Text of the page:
Utah couldn't hold onto the basketball in the first half and couldn't stop Northwestern from scoring in the second half.
That was the wrong combination for the Utes in a consolation game Sunday afternoon as they concluded the Wooden Legacy with a 79-57 loss to the Wildcats at Fullerton, Calif.
Utah (3-3) committed 13 turnovers in the first half and 21 for the game, many of them due to sloppy passing. That statistic ruined an acceptable shooting day for the Utes, who were led by senior guard Sedrick Barefield with 15 points and freshman forward Timmy Allen with nine.
Some of Utah's usual scoring sources were lacking. Donnie Tillman had totaled 30 points in the team's first two games of the tournament, but his only field goal Sunday came with two minutes left as he posted six points. Parker Van Dyke missed the only shot he took.
And the Ute defense fell apart in the second half, when Northwestern shot 63 percent from the field and outscored Utah 51-33. Guard Vic Law led the Wildcats with 19 points.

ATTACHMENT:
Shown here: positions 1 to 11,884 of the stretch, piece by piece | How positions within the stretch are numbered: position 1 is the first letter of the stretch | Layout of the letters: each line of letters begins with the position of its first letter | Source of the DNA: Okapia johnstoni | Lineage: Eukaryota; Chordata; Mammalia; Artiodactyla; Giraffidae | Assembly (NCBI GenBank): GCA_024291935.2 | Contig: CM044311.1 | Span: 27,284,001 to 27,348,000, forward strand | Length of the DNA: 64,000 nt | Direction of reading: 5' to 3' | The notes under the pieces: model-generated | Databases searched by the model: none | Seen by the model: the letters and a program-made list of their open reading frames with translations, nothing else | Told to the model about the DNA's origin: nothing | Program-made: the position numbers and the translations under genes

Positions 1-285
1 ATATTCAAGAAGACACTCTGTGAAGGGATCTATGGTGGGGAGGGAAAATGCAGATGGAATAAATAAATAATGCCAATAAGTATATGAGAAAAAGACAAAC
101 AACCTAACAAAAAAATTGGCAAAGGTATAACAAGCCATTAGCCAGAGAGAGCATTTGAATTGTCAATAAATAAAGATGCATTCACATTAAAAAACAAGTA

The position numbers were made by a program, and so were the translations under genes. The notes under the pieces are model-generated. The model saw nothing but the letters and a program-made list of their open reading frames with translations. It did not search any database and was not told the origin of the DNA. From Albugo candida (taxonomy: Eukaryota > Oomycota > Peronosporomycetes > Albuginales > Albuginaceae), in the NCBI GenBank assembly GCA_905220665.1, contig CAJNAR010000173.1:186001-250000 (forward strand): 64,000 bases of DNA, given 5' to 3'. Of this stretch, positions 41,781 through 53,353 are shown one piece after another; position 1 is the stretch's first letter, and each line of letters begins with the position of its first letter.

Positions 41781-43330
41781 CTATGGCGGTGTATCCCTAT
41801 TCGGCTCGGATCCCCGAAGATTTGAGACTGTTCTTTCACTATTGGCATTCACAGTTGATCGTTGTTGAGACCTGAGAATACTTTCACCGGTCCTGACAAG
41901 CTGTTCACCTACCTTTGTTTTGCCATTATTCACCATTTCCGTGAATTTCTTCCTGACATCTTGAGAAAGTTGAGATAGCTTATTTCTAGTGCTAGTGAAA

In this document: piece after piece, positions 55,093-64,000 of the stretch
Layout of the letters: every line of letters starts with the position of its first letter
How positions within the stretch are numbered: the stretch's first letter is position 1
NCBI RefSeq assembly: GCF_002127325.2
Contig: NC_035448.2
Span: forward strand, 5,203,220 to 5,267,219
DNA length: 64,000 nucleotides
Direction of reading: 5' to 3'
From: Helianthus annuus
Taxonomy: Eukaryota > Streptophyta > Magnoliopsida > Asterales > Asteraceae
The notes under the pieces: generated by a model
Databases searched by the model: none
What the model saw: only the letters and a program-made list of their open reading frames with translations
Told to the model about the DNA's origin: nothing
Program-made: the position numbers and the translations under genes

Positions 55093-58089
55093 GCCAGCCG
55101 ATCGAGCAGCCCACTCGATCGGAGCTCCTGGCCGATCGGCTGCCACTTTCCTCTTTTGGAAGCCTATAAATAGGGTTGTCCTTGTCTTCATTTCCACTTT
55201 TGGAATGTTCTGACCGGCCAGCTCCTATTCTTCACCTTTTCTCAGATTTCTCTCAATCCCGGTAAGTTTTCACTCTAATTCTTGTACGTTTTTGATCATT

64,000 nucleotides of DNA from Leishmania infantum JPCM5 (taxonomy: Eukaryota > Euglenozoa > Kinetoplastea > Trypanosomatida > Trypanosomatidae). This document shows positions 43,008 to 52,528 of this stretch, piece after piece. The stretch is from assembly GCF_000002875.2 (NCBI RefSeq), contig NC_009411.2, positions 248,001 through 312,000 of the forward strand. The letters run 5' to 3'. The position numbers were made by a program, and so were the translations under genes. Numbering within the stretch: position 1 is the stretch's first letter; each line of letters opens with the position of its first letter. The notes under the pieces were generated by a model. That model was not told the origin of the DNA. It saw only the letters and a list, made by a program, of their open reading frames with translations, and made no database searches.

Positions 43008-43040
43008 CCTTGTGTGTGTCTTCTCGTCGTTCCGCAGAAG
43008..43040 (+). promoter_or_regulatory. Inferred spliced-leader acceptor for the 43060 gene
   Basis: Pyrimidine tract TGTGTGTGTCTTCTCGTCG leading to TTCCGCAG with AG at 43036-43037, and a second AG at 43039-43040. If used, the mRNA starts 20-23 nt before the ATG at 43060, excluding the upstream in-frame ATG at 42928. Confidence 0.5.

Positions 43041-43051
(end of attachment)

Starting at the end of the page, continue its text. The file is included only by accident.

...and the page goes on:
“We've got some things to improve defensively,” Ute assistant coach DeMarlo Slocum told the Utes Radio Network.
Utah guard Vante Hendrix missed the last two games of the tournament for personal reasons, the school said.
The Utes lost to Hawaii, beat Grand Canyon and lost to Northwestern in the event on the Cal State Fullerton campus, gaining far less from the tournament experience than coach Larry Krystkowiak had hoped, both in terms of improvement and potential NCAA Tournament credentials.
Northwestern (5-1) had turnover troubles of its own early in the game, but the Wildcats' offense got going in the second half. The Wildcats made 9 of 11 field goals in one stretch of the half and 5 of 5 in another sequence. Northwestern built a 51-37 lead with 12 minutes remaining; the closest the Utes got after that was within nine points.
The Utes trailed 28-24 at halftime, having committed 10 turnovers in the first 10 minutes of the game and 13 in the half.
That seemed like a reasonable deficit, considering how the Utes were causing most of their own problems, but the Wildcats asserted themselves in the second half. The game was similar to the Utes' showing against another Big Ten team, a 78-69 loss at Minnesota two weeks ago. This time, though, Utah was overwhelmed after making a mild run midway through the second half.
Utah is halfway through its nonconference schedule. The Utes' six December games are distributed over 29 days, beginning Saturday vs. Tulsa at the Huntsman Center. Utah will play strictly on Saturdays for the next three weeks, meeting BYU on Dec, 8 at Vivint Smart Home Arena and visiting Kentucky on Dec. 15.